Having a pet can do a lot to improve the quality of life for many people, but most assuredly for seniors. Hey, everyone wants someone to love. However, some pets are better than others when it comes to the elderly. And believe me when I say that the wrong pet can turn their lives into a chaotic mess!
Choose a Dog
Dogs are dandy, but puppies aren’t for everyone
When my elderly mother told me she wanted a puppy, I didn’t think twice about it. Our family had dogs around all of the time. She got the pup, a cute little Papillon. Well, mom found out how difficult it was for an older person to raise and train a puppy without the rest of the family there to pitch in. Puppies don’t housebreak themselves. They can be destructive. And they can be a real drain on your energy.
For all of those reasons, my mom decided to give the pup to a family she knew would love and appreciate it. Over the next few years, she repeated this a couple more times. Got a puppy, gave it away. Got another puppy and kept it for a while – even took it with her to an assisted living facility. That wasn’t as easy as it was at her own home because she couldn’t just open the back door to let the dog out in the yard. She had to get dressed and take the dog outside for a walk many times a day. She tired of that pretty quickly and my family inherited the dog.
Adopt an older dog
Seniors looking for a dog might want to adopt an older dog that has already mastered basic training. PawNation.com recommends the following breeds for older folks:
- French Bulldog
- Pembroke Welsh Corgi
Now, dogs are fine for some people, like those who appreciate the exercise and are healthy enough to do it. However, there are other pets that are great for providing seniors with the companionship they need.
Consider a kitty
Cats are an excellent idea, according to the folks at the Pittwater Animal Hospital. They note that cats with more sedate natures, such as Ragdolls and Persians, can be quite content living in a house or small apartment. Most cats take readily to litter pans. And, because of their playful nature, cats can be tons of fun.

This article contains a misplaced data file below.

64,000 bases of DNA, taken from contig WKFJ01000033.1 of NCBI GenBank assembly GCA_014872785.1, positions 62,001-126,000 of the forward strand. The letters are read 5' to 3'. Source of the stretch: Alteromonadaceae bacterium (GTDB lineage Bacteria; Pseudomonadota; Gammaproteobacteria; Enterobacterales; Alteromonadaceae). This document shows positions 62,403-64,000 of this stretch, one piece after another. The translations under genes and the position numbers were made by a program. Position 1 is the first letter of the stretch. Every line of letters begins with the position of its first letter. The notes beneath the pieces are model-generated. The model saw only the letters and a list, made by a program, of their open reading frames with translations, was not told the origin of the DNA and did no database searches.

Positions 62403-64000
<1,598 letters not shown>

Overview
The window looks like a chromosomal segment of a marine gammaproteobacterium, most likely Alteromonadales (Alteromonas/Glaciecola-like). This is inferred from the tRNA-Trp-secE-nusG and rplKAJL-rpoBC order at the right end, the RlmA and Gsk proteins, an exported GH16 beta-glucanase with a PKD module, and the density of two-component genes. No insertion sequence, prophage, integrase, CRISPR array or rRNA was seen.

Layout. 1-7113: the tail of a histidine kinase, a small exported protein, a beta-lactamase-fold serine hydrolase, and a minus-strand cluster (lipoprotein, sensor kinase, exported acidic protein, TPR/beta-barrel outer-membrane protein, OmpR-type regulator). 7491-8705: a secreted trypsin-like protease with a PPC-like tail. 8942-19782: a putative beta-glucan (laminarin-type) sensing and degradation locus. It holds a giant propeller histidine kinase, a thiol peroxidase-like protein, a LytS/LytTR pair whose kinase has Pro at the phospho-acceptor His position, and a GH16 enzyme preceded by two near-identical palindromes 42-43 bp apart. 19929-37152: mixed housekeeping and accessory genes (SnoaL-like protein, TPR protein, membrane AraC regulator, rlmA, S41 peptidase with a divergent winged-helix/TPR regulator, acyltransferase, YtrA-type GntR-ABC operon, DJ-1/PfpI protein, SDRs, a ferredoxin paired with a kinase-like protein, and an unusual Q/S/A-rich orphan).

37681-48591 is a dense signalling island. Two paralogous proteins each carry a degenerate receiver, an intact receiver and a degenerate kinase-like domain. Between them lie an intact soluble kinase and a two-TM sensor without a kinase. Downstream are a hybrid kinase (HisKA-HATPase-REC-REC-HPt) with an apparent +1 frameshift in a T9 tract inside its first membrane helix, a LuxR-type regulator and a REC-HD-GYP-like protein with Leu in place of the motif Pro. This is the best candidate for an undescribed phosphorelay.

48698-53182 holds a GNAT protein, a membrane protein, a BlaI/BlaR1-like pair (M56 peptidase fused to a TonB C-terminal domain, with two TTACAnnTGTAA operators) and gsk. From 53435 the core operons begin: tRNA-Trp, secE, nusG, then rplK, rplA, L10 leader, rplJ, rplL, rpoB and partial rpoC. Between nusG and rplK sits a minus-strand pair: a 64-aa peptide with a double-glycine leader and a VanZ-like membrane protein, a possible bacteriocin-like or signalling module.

Wing it with a bird
Some older folks are for the birds – literally! Birds can make wonderful pets. Small parrots, Cockatiels and Parakeets can even be taught to speak. Some birds can get pretty loud though, so it’s best to consult an expert before purchasing one. A specialty bird store will probably have the best advice.
Ready for a rodent?
Mice and rats can make wonderful pets. Some of your friends might think you’re crazy though. Pet rats are very intelligent and affectionate. They have a relatively short life span, which is about two years. One just has to remember to keep the cages clean as they can smell pretty bad if unattended. Also, check to see if you’re allergic to rats, as many people are.
Something fishy going on
Fish are fun to look at, but don’t really give much back. The same goes for snakes and lizards. The exception is the Blue-Tongued Skink, one of the few species of reptiles – if not the only one – that recognizes its owner and is truly glad to have human company. And that blue tongue is quite cute and a real conversation starter!
Are you, or do you know, a senior with a pet? Or, are you thinking of getting a new pet? Tell us about your favorites!